As usual, the main ideas here are wildly speculative, written down as food for thought. I am not claiming to be a cosmetologist or astrologer.

For the purposes of this post, let's suppose that the universe is ultimately discrete. By this, I mean that when you get down to its most fundamental level, there are "pixels" in one way or another, some ultimate underlying property of everything which is atomic and indivisible, digital and not analog. If the uncertainty inherent in quantum mechanics drives the deepest level, then the rest of this may not apply, but it is certainly possible that there are deeper underlying forces yet to be identified, so we don't know yet.

Note that the discreteness of the universe does not preclude space or time from being infinite (although it is arguably an infinity of a lower order). However, I'm about to suggest here that it does link the finite-ness of space and time inextricably: either they are both infinite, or both finite.


Consider a discrete universe with a finite volume, but lasting forever. Any such universe could be reasonably treated as an enormous finite-state machine. No matter how vast it might be, there would be only so many possible configurations it could take on before repeating itself.

If its physics are deterministic—configured such that any given arrangement of "pixels" (or "atoms" or "bits") necessarily defines its successor—it would use only a tiny fraction of all possible states. Even if there is some purely random influence at that level, and it could conceivably reach every single possible state, there would still be a limit to the number of possible states.

Granted, it would be enormous; for example, assuming a universe comprising %10^100% bits, there would be %2^(10^100)% possible configurations for it to be in at any given moment. Note that this is a big fucking number; we're talking %~30000...0% possible states, where the %...% is replaced by about %1,000,000,000,%%000,000,000,%%000,000,000,%%000,000,000,%%000,000,000,%%000,000,000,% %000,000,000,% %000,000,000,% %000,000,000,%%000,000,000,%%000,000,000% digits.

If we consider its progression over time, we're looking at all the permutations of those configurations, representing an upper bound on every possible narrative the universe could follow, of which there would be %2^(10^100) !% configurations. The number above, which we could not write because it has more digits than the number of electrons in the observable universe, is the number of digits of this new, incomprehensibly larger number. (Yet still finite, so overall, pretty small as numbers go.)

But I digress. So let's focus on the deterministic case, which seems likely to be the correct one in a discrete universe. If we have a finite number of bits, that means that sooner or later, we're bound to come back to an exact state that already occurred in the past. That point necessarily defines a set of states through which the universe will cycle, over and over, forever.

Each cycle will only take a finite amount of time. This means that time cannot truly be termed infinite, since there would be absolutely no reference point by which a state occurring in one cycle could be distinguished from the same state in the next cycle. Time would be a loop of finite length. Thus: in a deterministic universe, finite space implies finite time.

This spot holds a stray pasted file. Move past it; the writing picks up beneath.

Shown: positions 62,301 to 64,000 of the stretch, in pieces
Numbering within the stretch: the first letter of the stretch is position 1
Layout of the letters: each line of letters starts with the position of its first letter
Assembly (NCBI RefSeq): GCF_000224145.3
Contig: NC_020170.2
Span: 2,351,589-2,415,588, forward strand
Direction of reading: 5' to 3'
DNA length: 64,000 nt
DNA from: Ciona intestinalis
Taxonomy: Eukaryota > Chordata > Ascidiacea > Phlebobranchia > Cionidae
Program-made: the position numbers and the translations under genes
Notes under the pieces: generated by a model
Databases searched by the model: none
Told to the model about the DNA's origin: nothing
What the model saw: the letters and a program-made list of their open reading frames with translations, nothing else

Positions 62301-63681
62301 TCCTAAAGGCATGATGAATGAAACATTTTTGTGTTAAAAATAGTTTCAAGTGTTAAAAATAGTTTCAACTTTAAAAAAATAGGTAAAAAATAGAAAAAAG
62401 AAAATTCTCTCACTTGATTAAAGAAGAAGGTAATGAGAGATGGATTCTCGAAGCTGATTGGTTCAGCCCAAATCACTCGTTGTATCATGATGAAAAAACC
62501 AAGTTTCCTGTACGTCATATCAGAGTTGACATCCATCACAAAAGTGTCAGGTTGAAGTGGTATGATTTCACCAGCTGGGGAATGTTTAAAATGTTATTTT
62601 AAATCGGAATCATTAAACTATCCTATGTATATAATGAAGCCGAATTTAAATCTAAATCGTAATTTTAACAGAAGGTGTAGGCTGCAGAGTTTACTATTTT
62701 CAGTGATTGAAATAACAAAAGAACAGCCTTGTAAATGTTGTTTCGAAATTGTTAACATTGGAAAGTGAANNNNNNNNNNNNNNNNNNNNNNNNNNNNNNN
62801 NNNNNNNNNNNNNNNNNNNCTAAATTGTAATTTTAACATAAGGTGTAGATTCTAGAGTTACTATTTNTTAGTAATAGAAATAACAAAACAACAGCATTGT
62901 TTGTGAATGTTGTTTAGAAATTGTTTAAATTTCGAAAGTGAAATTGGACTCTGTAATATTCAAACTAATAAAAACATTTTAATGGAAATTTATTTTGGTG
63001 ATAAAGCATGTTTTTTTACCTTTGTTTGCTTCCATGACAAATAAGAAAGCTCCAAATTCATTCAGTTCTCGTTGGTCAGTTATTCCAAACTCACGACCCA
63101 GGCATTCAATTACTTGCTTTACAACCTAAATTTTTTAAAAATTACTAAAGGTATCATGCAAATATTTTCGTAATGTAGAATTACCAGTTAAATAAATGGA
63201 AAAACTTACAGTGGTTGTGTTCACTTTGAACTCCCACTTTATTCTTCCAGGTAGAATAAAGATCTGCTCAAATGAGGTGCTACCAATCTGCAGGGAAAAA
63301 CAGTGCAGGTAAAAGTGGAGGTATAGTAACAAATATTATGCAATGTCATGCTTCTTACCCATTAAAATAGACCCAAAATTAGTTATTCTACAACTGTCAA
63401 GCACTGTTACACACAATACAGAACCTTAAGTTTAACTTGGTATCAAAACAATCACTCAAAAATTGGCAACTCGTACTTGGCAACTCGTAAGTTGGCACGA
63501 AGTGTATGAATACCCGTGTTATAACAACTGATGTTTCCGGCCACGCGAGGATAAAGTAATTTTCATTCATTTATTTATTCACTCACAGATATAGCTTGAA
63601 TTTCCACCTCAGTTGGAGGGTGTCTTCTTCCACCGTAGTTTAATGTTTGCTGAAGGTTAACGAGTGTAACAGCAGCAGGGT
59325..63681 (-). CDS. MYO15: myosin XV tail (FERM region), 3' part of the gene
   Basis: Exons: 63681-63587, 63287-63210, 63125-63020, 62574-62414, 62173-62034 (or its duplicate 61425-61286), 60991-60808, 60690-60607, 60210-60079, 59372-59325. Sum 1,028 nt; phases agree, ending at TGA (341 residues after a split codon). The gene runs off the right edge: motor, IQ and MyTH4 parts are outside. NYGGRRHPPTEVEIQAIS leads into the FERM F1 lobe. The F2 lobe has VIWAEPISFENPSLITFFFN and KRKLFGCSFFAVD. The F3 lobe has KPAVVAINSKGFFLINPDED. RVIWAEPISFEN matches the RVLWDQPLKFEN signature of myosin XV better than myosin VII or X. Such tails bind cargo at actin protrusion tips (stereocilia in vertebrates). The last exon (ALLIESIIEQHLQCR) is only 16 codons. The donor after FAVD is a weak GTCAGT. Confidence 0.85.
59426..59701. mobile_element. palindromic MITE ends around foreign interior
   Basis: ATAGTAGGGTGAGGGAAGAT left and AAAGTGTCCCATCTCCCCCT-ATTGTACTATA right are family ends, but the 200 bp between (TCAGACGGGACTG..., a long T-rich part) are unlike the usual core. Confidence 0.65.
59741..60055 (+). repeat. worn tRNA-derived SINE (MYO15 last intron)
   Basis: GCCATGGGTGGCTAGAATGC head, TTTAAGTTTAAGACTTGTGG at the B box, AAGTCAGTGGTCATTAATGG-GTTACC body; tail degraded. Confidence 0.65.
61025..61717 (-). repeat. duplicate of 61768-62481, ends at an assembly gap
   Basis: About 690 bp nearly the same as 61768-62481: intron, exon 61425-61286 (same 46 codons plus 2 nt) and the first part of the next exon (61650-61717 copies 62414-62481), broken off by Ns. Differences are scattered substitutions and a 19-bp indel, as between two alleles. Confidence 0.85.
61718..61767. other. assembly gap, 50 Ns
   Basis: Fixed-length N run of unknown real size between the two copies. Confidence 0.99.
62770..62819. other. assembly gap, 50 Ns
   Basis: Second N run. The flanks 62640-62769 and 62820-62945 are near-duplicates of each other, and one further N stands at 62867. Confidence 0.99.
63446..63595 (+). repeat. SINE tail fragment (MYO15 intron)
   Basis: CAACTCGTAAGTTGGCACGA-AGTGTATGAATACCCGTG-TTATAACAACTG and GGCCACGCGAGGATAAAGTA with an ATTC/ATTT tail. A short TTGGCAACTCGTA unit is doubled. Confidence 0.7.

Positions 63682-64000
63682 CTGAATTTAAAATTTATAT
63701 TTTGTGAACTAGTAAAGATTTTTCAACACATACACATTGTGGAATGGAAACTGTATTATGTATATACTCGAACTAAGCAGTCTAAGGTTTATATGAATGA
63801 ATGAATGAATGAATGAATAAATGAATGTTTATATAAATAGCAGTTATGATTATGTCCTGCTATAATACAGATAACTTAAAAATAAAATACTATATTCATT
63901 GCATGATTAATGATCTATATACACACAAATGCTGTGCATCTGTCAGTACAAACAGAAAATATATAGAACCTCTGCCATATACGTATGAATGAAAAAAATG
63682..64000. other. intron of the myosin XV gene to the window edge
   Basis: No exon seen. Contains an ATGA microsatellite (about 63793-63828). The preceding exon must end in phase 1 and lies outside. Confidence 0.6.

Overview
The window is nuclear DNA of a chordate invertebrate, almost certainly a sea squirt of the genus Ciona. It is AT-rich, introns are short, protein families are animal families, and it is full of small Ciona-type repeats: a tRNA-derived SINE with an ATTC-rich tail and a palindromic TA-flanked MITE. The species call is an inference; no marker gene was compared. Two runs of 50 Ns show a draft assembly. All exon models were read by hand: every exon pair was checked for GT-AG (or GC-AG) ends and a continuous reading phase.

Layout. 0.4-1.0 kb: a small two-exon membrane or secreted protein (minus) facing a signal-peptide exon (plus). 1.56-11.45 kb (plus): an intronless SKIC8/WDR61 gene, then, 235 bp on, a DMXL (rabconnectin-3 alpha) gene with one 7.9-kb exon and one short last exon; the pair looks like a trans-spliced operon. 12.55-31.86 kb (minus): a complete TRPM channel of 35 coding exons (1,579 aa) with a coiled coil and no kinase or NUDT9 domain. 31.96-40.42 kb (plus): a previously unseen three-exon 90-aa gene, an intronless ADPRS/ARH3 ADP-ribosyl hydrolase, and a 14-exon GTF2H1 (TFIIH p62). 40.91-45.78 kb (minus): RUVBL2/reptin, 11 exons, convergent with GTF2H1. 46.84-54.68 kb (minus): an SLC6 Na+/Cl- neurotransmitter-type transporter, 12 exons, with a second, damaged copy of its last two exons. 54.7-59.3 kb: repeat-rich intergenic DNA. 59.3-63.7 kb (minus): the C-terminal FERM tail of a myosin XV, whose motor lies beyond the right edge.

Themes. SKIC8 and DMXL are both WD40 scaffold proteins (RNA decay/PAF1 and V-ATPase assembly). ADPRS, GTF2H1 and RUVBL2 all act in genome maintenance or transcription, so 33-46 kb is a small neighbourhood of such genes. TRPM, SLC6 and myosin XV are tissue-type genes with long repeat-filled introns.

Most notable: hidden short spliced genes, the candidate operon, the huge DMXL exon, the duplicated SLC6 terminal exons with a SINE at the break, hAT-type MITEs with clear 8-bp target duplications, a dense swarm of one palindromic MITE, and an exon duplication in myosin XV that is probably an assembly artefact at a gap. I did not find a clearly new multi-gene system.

What was less clear to me is whether the converse follows, that finite time implies finite space. The symmetry of space and time biases me strongly towards thinking this is probably the case, but let's look at it.

In the finite-space situation above, I claim that time is effectively finite because there are a limited number of distinct states, rendering it meaningless to speak of any time beyond that necessary to differentiate each of them. In a finite-time universe containing infinite space, we might be tempted to look for the same general pattern; a finite cycle such that regardless of distance traveled (rather than time elapsed), there are a limited number of possibilities one can end up with.

Cue relativity.

Let's consider our infinite-space universe as an infinite number of bits spiraling out from a point-source observer (you). Pretend there is no speed of light limiting things in this universe. Even with a finite lifespan, the universe would still very much be spatially infinite, both in the sense of being able to observe every single bit in that infinite string, and secondarily the possibility of traveling an arbitrary distance within it so that you are now surrounded by an arbitrarily large amount of completely different information than wherever you started. This is clearly not analogous to the finite-space situation above.

How might we fix that asymmetry between time and space if we were designing a universe and wanted to keep things simple and balanced? Mix in relativity. With the speed of light governing things, any observer is now limited to a light cone demarcating a strict upper bound on the observable universe; this is equivalent to establishing a finite limit to the number of bits and consequently number of possible states perceivable for a finite interval of time.

In that sense, the invariant nature of the speed of light seems almost specifically tailored for the purpose of linking space and time together. All of the fun relativistic side effects you end up with are logical necessities conspiring to limit the information available starting at any point in space over a given period of time. Thus: in a deterministic universe, finite time implies finite space—so long as you have relativity!

Finally, the logical corollary to these assertions, taken together, is that infinite space implies infinite time and vice versa.

Conclusion: Maybe that's why relativity.